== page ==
HE made a name for himself playing the flamboyantly fabulous Jack McFarland on hit sitcom Will & Grace, but Broadway actor Sean Hayes refused to comment on his sexuality until four years after the series ended.

Speaking to Playbill, Hayes said despite being openly gay since his teens, he did not feel comfortable talking publicly about his sexuality after his meteoric rise to fame from the comedy series.

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“I got Will & Grace, and I thought, ‘Oh, this is different. I don’t know how to handle this. I’m not bright enough, I’m not quick enough, I don’t have the DNA to be a spokesperson for any kind of group of people,'” he said.

“I had personal issues inside of myself that I regret. I regret not coming out sooner and helping more people, and I regret not coming out during the show.

“Everybody in the gay community knew I was gay, but it was this fight I had with the press because they want you to come out on their terms, and other gay people want you to come out on their terms, and if you don’t come out on their terms you’re just an asshole, and you’re wrong. Well, each individual human being has a lot of stuff that nobody knows about. Nobody knows what anybody else is going through at any point in their lives.”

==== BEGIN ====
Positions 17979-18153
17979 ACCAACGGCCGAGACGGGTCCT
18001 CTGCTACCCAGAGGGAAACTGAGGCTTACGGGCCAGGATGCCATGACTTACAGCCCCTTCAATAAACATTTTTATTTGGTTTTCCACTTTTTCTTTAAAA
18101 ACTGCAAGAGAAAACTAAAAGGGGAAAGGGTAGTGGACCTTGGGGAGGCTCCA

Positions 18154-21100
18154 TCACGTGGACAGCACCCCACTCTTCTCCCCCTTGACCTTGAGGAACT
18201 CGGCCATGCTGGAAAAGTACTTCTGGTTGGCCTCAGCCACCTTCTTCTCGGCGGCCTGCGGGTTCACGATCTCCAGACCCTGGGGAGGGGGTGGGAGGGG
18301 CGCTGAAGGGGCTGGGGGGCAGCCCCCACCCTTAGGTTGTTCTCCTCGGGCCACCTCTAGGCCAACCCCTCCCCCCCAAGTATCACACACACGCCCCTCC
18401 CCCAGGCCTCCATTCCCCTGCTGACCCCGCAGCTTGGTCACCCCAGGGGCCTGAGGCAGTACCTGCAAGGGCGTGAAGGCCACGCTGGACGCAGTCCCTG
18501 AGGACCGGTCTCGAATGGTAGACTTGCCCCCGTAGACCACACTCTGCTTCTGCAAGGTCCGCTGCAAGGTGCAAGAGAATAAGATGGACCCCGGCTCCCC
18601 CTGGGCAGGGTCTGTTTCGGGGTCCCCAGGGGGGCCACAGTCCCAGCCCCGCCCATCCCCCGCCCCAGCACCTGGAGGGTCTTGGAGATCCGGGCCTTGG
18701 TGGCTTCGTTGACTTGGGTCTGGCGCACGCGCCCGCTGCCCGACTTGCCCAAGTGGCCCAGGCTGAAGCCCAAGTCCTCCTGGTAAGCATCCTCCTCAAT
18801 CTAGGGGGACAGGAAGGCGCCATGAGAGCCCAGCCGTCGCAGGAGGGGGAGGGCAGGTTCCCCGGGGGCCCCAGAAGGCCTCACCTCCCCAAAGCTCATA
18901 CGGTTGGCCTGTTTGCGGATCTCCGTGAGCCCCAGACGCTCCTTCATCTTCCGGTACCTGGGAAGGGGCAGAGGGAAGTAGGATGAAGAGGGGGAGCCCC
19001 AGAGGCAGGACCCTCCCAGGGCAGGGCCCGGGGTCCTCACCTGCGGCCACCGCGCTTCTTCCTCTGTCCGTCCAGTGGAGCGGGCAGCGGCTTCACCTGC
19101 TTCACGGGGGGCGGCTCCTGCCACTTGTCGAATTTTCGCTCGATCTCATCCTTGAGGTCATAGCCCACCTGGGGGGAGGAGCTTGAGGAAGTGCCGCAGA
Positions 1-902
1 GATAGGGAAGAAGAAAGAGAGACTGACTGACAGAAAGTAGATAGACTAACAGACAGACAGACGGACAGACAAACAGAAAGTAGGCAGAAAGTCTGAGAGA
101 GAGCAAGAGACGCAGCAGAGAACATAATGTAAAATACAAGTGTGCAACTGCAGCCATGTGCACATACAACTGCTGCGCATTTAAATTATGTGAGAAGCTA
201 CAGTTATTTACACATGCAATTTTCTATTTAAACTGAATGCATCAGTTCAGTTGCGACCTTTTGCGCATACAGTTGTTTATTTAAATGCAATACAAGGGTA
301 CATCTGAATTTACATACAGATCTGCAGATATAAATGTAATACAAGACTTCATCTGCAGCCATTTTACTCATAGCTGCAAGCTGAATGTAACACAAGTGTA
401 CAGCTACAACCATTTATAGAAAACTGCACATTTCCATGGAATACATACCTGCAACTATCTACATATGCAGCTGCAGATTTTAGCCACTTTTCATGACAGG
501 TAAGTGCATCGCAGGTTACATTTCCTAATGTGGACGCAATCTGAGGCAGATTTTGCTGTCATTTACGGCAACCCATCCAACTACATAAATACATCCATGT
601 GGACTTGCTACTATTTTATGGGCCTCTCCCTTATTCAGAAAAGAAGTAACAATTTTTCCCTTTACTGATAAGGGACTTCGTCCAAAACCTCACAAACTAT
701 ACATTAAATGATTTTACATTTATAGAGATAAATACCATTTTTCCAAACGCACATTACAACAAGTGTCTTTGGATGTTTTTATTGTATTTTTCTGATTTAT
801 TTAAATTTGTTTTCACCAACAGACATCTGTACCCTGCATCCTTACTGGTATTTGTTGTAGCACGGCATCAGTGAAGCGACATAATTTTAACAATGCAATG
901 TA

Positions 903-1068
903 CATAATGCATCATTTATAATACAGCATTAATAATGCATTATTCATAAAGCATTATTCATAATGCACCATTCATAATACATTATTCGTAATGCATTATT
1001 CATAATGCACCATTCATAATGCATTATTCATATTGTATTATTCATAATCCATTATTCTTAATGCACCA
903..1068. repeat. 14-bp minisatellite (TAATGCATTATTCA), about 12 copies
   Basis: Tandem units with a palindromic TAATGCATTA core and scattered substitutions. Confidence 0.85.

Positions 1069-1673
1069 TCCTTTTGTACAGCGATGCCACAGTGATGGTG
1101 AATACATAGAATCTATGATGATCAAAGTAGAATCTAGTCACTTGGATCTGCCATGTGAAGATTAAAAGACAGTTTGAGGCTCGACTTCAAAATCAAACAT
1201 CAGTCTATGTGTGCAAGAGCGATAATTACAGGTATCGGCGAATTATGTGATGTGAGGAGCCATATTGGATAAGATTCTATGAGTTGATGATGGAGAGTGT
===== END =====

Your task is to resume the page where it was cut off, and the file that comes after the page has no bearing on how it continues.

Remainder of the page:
Hayes said he felt hesitance to come out after witnessing Hollywood end the careers of openly-gay actors while rewarding straight actors for playing gay characters.

“[They] could play gay and be adored and worshipped for it, and I thought, ‘Oh. I’ll just do that. If I just do a good job, I’ll be accepted as an actor, and then I’ll just keep playing any role,” he said.

“But Hollywood doesn’t work that way, and audiences don’t work that way because there’s a stipulation that goes with audiences where if they see a gay person playing straight, they go ‘Yeah right.’”

He also called on the public to stop being fascinated with gay actors playing straight characters.

“There’s nothing mind blowing about that anymore. It’s been done,” he told Playbill.

“I’d like everyone to just be treated equally, to see people look at you and accept you for who you are as a human being and your spirit.”

Will & Grace was a hit sitcom that ran for eight seasons from 1998 to 2006. It has been credited with putting LGBTI characters and rights into the spotlight.

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